March 2015 Nowcasts

Today (2nd March 2015) we release our second GDP nowcast estimates for 2015 Q1 and additional estimates for 2014 Q4 [1].


  • 2015Q1 GDP growth in Scotland, at an annualised rate, is nowcast to be 2.21%, the quarterly change is nowcast to be 0.55%
  • 2014Q4 GDP growth in Scotland, at an annualised rate, is nowcast to be 2.65%, the quarterly change is nowcast to be 0.66%

This estimate for 2014 Q4 is similar to that obtained last month (recall that was: 0.6% or annualised at 2.59%), and still lower than our first two estimates for this quarter (which at an annualised rate were 2.75% and 2.81% in December and January respectively).

Our first estimate for 2015 Q1 – released 1st February – showed a very modest pick up in growth relative to our Q4 growth nowcast, however our second nowcast for 2015 Q1 suggests that that modest uptick in growth has disappeared and, while we are still nowcasting growth in Scotland in 2015 Q1, this is the slowest growth estimate we have obtained since commencing this project late last year.

The latest GVA figures – published on the 21st January – reported Scottish growth in Q1 and Q2 of 2014 as 1.0% and 1.1% respectively, with the data for 2014 Q3 – released in January 2015 – showing growth of 0.6%. Following the release of the official GVA estimates in January we obtained some verification of the pattern of a slowing economy through to the end of 2014 demonstrated in our nowcast. Our latest nowcast suggests that this slowing in the rate of growth continued into 2015.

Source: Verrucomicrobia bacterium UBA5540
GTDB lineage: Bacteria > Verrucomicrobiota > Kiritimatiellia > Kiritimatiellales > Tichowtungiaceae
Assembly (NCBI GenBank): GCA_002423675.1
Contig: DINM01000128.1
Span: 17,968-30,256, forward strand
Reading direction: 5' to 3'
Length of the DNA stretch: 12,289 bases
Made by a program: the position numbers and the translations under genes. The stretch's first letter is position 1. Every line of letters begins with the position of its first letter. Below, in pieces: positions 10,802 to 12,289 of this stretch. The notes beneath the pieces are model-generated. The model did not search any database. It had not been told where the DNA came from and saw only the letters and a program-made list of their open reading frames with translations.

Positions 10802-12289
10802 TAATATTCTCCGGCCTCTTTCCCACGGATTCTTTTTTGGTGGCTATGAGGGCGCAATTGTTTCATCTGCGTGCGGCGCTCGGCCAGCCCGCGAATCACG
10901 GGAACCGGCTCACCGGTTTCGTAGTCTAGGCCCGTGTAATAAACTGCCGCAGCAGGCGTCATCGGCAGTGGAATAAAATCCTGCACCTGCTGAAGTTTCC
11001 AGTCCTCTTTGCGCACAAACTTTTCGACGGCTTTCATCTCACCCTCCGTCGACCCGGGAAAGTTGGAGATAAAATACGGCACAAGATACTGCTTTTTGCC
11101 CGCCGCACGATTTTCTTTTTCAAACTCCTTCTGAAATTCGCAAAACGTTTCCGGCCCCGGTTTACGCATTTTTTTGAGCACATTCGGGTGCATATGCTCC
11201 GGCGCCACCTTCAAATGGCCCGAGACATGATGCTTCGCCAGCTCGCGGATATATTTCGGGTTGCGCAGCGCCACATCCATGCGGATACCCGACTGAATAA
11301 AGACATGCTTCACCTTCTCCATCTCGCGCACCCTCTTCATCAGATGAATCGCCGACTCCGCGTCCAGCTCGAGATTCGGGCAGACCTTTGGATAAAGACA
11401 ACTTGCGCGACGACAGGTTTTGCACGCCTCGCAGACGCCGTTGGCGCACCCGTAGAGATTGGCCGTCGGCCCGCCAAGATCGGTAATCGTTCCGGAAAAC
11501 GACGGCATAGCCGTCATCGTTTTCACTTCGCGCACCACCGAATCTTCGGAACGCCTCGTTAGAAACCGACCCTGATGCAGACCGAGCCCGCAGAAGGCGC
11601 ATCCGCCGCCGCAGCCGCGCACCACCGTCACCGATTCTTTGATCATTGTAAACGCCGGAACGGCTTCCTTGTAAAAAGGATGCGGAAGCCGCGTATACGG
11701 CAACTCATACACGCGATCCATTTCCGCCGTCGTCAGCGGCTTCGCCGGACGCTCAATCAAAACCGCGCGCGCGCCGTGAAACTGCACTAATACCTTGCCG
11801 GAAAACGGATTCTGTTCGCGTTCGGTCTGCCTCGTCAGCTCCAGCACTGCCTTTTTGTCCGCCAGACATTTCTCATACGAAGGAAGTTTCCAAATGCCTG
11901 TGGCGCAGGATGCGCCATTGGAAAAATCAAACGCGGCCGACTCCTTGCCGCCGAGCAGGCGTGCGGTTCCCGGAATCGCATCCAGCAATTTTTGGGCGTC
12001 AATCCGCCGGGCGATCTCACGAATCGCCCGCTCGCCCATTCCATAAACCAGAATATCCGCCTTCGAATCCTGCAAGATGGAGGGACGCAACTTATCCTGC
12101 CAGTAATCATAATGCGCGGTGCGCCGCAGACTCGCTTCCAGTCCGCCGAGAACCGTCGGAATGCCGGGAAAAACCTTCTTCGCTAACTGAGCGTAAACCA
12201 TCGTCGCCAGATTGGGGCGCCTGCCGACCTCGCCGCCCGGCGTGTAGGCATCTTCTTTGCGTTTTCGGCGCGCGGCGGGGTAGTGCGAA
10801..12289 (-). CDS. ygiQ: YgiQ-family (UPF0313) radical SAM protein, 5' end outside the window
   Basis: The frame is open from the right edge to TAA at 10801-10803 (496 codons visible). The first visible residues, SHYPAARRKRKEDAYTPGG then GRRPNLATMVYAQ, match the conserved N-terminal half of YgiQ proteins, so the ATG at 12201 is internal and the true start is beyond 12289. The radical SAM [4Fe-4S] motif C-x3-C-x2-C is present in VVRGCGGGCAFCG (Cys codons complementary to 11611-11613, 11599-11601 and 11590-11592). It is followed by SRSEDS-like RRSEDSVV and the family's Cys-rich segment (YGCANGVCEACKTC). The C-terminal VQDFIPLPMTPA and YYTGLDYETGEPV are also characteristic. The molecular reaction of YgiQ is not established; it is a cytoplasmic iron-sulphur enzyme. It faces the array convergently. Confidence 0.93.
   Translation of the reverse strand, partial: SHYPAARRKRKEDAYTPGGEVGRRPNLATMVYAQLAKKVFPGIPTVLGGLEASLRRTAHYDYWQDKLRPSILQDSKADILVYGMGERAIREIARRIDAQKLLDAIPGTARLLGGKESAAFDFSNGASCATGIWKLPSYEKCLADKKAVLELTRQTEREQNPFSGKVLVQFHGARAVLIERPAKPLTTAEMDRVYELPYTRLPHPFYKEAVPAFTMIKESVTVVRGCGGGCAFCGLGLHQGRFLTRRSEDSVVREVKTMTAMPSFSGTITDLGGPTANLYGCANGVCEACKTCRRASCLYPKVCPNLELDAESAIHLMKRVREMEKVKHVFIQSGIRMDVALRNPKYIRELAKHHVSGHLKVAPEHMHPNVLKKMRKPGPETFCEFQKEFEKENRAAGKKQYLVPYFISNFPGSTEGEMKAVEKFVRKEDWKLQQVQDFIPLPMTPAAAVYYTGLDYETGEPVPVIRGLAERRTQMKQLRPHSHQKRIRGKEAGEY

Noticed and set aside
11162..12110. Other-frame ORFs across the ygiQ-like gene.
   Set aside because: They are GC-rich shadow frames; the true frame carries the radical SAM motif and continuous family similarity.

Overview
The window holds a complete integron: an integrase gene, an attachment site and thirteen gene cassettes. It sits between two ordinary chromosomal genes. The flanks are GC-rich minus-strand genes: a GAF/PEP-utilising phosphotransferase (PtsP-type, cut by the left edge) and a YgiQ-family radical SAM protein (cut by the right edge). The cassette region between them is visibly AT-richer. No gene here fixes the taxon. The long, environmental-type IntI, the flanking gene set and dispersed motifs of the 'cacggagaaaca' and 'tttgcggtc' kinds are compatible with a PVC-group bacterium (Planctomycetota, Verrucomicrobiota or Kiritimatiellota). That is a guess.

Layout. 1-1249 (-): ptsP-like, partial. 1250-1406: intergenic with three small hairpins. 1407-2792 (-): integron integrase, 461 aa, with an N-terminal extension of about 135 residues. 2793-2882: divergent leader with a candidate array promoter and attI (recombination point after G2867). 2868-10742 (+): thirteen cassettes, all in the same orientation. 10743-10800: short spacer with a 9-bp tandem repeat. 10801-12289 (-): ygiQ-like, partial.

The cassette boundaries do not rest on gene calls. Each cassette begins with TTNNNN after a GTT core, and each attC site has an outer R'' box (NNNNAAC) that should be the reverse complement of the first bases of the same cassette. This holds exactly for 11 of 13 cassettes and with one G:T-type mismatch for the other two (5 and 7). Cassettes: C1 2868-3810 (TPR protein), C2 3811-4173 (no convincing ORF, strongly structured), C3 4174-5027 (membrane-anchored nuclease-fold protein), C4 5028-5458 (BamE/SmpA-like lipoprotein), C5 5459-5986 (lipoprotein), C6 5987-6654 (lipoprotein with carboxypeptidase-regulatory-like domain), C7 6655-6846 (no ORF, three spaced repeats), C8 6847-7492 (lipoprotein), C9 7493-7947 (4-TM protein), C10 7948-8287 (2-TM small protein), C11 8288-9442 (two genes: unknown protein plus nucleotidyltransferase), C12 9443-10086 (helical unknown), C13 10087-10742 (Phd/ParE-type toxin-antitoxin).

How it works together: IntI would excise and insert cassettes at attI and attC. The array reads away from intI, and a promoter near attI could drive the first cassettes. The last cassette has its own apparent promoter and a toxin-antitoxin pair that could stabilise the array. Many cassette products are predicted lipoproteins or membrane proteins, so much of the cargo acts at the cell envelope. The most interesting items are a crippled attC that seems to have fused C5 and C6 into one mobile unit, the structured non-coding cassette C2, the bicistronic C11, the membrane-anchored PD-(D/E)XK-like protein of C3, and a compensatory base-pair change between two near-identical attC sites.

In terms of new information received this month, and included in our estimates, examples include:

    • Bank of Scotland PMI Scotland [2] dropped significantly in Jan 2015, and was no longer showing growth in economic activity.
    • Northern Ireland PMI also showed continuing decline in economic activity, it had fallen from 52.65 in November to 49.79 in December, and the latest value is 47.99 in January 2015. This suggests an ongoing decline in economic activity in the region.
    • For other regions of the UK, PMI showed signs of recovery from their dip in December 2015, and all regions other than Scotland and Northern Ireland showed economic growth in January 2015 based on PMI.
    • The GfK Scotland Consumer Confidence survey showed that consumer confidence in January 2015 was broadly similar to levels observed in November and December 2014.
    • The claimant count measure of unemployment in Scotland decreased slightly to 3.0% in January.

For details of how these, and other “live” data on Scottish economic activity are used to construct “nowcasts”, see the Methodology page.

1] Note as explained in the methodological paper (here), we nowcast gross value added (GVA) rather than gross domestic product (GDP), because this is the regional equivalent of GDP which is produced, but we refer here to GDP for intuitive ease.

[2] Bank of Scotland PMI Scotland are reported by Lloyds Banking Group here.